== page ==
Fasting Effects on Emotion Changes – A Multi-Level Analyses


  • Khairul Anwar Mastor Universiti Kebangsaan Malaysia
  • Kenneth Locke University of Idaho
    United States
  • Hasnan Kasan Universiti Kebangsaan Malaysia


Purpose: Psychological effects of a long term fasting has not yet been widely studied as compared to its medical and physiological effects. Little attention has been given to the psychological effects such as emotion due to fasting. Based on current emotion theories, emotion arouses and changes corresponding to the experience one undergoing. Ramadan fasting is a thirty day intermittent fasting which likely affects the emotion of those observing the fasting. In the present study, it was hypothesized that fasting may induce changes in positive and negative emotion throughout thirty days in Ramadan
Methodology: A total of 164 undergraduate students participated in the study (117 muslims who fast and 47 non-muslims as a control group - not fasting). A daily self-report on emotion was taken in separate three time periods – before, during and after Ramadan - among participants. A Mixed Model Analyses was used to analyze the pattern of emotion changes a week before, during and a week after Ramadan fasting period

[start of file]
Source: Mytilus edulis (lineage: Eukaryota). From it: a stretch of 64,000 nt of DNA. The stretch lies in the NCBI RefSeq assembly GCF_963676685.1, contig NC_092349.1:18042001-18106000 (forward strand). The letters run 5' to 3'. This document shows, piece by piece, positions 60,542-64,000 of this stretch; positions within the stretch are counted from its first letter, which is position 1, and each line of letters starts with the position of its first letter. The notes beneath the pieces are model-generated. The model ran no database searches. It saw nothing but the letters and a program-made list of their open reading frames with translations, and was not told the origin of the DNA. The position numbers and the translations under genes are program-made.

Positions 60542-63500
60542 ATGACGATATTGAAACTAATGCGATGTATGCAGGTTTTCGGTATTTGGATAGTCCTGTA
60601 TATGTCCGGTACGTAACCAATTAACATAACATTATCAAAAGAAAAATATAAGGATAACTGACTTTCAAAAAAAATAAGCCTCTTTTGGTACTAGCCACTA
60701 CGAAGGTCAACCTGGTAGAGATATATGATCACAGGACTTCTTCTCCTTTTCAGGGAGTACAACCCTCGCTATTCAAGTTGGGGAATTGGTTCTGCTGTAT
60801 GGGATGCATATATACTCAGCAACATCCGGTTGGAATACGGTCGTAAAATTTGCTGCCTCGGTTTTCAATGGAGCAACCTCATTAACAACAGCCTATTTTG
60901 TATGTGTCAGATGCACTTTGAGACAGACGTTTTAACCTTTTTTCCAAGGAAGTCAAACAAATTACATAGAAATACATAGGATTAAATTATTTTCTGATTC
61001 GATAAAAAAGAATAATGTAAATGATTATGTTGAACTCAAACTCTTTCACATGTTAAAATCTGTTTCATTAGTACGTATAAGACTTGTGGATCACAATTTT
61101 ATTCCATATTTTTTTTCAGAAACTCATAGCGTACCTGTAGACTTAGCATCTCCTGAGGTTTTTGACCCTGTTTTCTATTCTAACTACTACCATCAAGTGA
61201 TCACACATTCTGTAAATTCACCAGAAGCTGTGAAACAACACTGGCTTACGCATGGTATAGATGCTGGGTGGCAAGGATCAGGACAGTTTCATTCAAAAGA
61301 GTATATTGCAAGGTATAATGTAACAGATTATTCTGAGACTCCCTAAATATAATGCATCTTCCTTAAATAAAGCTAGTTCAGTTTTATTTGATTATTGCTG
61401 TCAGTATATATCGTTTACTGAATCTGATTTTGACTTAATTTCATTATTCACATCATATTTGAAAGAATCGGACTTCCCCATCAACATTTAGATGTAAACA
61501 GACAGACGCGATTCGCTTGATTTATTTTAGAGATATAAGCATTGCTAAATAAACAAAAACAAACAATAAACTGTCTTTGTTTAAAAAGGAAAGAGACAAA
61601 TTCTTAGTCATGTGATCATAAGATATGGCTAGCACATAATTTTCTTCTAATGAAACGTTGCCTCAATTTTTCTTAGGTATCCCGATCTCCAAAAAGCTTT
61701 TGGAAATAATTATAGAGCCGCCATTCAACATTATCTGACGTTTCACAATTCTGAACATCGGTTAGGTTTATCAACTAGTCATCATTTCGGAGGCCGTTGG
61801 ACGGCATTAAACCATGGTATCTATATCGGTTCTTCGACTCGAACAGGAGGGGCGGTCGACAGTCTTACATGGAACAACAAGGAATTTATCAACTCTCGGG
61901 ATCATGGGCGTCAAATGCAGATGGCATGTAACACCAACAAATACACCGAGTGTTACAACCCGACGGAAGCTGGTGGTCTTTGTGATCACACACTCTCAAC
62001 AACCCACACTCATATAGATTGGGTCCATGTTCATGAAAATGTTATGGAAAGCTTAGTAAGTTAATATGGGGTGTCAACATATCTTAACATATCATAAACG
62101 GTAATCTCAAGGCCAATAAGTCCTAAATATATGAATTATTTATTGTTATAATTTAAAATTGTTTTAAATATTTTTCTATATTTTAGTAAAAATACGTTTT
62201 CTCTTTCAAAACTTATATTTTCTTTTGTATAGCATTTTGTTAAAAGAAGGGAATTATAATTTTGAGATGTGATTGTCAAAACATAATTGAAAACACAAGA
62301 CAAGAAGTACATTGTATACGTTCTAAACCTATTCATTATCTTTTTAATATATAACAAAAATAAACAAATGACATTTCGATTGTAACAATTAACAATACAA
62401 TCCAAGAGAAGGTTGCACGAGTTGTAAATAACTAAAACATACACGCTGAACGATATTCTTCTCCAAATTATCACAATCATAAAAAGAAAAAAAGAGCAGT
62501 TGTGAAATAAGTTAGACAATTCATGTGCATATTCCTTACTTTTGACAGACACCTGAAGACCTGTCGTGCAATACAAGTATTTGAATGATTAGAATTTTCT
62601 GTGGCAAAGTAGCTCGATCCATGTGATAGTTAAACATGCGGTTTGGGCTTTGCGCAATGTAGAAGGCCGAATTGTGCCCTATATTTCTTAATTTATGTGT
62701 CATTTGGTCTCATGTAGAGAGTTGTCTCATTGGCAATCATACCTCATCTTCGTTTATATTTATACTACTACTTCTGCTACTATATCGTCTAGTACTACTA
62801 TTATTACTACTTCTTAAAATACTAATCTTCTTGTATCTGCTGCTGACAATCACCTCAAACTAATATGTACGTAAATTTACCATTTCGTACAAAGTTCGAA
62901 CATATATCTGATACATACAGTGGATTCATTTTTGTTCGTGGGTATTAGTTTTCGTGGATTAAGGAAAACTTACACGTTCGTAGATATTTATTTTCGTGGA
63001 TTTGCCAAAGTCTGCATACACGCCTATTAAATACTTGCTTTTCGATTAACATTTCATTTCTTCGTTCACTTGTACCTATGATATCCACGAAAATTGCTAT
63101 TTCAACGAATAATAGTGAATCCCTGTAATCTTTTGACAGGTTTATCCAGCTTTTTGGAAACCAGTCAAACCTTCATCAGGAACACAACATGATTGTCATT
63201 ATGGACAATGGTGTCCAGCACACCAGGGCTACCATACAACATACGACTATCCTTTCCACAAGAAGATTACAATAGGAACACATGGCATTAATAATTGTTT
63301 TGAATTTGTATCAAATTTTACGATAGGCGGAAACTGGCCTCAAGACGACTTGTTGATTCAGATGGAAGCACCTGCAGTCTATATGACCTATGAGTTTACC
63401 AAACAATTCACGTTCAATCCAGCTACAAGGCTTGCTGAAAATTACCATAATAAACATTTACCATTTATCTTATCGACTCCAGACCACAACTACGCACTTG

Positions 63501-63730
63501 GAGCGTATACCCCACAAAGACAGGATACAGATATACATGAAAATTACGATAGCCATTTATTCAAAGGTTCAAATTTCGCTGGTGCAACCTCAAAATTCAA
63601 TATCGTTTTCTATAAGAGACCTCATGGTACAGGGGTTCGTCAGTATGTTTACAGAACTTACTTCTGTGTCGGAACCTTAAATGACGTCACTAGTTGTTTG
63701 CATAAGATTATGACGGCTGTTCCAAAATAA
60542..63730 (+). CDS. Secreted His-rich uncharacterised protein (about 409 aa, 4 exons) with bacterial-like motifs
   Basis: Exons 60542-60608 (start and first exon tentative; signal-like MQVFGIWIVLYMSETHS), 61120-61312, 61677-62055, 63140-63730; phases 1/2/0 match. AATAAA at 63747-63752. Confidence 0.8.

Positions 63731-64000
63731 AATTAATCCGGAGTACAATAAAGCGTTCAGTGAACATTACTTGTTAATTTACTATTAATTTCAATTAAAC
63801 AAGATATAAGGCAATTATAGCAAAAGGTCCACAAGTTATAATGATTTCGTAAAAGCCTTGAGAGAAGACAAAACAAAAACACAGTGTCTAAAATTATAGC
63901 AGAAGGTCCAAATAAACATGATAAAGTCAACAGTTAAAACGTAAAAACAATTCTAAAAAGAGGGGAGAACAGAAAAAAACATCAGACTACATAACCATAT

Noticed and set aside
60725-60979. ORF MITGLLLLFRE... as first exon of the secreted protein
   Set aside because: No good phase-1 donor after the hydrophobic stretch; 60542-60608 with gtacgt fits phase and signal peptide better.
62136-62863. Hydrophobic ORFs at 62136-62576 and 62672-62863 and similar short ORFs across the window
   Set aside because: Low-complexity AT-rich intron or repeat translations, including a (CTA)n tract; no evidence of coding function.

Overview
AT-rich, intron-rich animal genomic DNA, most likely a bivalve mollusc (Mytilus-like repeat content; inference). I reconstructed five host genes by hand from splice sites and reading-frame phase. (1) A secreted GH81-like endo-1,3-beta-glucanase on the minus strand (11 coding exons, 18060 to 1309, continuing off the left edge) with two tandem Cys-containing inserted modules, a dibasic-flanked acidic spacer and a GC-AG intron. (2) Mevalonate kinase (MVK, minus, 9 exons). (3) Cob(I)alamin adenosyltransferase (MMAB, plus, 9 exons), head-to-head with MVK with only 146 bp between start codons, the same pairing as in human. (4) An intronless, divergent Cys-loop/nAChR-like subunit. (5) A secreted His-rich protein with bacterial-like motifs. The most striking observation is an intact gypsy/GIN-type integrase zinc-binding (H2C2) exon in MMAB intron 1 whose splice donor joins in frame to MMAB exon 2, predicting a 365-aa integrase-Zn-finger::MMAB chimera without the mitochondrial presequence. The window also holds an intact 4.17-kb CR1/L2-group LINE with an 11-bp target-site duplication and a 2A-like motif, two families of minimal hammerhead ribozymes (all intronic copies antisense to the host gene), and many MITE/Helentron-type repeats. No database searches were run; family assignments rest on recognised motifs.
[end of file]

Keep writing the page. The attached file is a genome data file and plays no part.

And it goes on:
Results: Emotion of jealousy was found to increase (b=.02) before Ramadan begins. During Ramadan, Happy and Joy increases (b=.008 and b=.010 respectively) while impatience, moody and sadness decrease (b=-.007, b= -.007 and b=-.007 respectively). A week after Ramadan ends, levels of happy and joy decrease (-0.008 and -.012) while levels of Fear, Impatience and Moody increase during the first week after Ramadan ends, respectively (b=.018, b=.006 and b =.002). There were also no significant interaction effects between day*gender and day*religion on the emotion mean scores.
Applications/Originality/Value: Further studies are recommended to conduct face-to-face interviews and more specific time of emotion record and other possible correlates that might influence the pattern of emotion changes to enhance our understanding of the psychological benefits of religiously based fasting.


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International Conference of Islamic and Indigenous Psychology (ICIIP)